Dave Skinner ran across this article in Issues of Science and Technology and thought it was worthy of discussion.. I wholly agree.. thanks Dave!
Back in the day as I was getting my Ph.D., there wasn’t “conservation science” and “regular science”, there was just “science.” I believe that through generations of humans and pre-humans, folks have a good general instinct for figuring out who is telling the truth. I think it was Carolyn Daly who said “why do scientists always tell us (rural communities) what we can’t do, and never what we can do?”
Kareiva is neither pessimistic nor sunny about the state of the world. To him, it just is what it is. He doesn’t downplay threats to biodiversity, but he is tired of the unceasing gloom-and-doom narrative that environmentalism has advanced for the past quarter century.
He also believes that the eco-apocalyptic mindset has infected the field of conservation biology with an unhealthy bias. Sometimes, he says, science paints a different picture than that which conservation biologists want the public to see. “I have been an editor of major journals for thirty years, handling papers on migratory bird declines, salmon, marine fisheries, extinction crises, and so on,” he told me. “An article that confirms doom is never critiqued. Any article that reports things are not so bad gets hammered. It is very discouraging to me.”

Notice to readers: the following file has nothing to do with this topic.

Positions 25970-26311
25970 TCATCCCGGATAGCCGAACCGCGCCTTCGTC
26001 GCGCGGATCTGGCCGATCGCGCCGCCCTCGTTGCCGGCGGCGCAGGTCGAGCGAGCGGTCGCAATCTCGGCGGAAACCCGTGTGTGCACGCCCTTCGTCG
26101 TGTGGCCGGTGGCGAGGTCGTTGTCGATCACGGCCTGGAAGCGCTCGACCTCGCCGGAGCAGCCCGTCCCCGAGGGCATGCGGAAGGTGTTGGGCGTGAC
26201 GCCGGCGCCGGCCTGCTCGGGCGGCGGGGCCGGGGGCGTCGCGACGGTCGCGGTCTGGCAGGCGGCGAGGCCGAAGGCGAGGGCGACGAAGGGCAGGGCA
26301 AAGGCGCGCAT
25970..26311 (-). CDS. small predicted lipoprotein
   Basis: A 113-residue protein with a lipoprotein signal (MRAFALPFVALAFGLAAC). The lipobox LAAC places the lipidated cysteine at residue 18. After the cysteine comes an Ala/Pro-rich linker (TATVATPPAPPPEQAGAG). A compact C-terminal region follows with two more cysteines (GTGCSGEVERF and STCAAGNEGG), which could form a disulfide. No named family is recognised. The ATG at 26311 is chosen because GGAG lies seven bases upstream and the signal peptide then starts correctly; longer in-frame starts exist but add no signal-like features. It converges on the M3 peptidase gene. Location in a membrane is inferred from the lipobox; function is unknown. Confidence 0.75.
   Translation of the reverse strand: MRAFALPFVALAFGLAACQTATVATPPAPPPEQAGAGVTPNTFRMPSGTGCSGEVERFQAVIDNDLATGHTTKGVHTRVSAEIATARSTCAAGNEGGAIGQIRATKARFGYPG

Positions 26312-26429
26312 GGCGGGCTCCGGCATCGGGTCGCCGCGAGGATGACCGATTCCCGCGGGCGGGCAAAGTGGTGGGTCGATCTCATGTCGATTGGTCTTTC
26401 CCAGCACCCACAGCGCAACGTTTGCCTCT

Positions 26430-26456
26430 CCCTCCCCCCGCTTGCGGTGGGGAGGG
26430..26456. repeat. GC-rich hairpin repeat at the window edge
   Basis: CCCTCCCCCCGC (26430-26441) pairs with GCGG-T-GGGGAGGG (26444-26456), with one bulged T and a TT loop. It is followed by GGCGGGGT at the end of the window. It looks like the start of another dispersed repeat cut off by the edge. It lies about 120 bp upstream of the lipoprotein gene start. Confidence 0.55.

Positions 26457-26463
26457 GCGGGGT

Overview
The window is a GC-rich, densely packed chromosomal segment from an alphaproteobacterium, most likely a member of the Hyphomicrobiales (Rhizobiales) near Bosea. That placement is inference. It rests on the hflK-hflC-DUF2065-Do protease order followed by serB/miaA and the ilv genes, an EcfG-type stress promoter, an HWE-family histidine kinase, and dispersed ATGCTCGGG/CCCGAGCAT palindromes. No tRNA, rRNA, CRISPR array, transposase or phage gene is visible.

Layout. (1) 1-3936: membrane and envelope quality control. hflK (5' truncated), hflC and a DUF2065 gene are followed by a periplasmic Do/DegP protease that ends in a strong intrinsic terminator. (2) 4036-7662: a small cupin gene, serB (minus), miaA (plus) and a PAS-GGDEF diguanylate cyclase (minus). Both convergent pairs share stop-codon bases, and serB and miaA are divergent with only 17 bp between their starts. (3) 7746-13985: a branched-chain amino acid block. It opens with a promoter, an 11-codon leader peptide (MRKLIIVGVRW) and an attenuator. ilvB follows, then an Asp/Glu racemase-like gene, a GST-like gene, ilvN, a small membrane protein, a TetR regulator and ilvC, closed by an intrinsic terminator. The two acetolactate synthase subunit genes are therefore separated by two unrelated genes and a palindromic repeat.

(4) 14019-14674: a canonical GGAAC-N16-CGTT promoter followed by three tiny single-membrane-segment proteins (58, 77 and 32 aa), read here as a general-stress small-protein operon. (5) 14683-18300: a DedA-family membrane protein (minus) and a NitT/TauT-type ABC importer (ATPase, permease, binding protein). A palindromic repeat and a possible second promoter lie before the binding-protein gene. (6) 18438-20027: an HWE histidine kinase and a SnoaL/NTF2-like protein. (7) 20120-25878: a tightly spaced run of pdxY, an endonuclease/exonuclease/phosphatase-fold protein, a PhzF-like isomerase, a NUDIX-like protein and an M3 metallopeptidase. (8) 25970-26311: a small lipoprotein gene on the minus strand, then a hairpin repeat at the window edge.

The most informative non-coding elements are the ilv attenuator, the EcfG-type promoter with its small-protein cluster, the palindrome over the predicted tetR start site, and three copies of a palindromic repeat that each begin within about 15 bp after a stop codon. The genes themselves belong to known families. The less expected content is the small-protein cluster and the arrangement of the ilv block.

He recalls one particular episode regarding a paper published twenty years ago in the journal Ecology. Its finding contradicted widely held assumptions that neotropical warblers were declining. “It was reviewed unprofessionally and viciously because folks worried it would undermine efforts to reduce tropical deforestation. I have seen this over and over again.” The conservation community, he says, “is plagued with an astonishing confirmation bias that does not allow questioning of anything.”
The field’s premier journal, Conservation Biology, was rocked in 2012 by similar charges of politicized interference when its editor was fired after she had tried “removing advocacy statements from research papers,” as an article in Science reported.
It was around this time that Kareiva and some of his colleagues began calling for new approaches to conservation. In an essay published in BioScience, he and Michelle Marvier, an ecologist at Santa Clara University, wrote: “Forward-looking conservation protects natural habitats where people live and extract resources and works with corporations to find mixes of economic and conservation activities that blend development with a concern for nature.”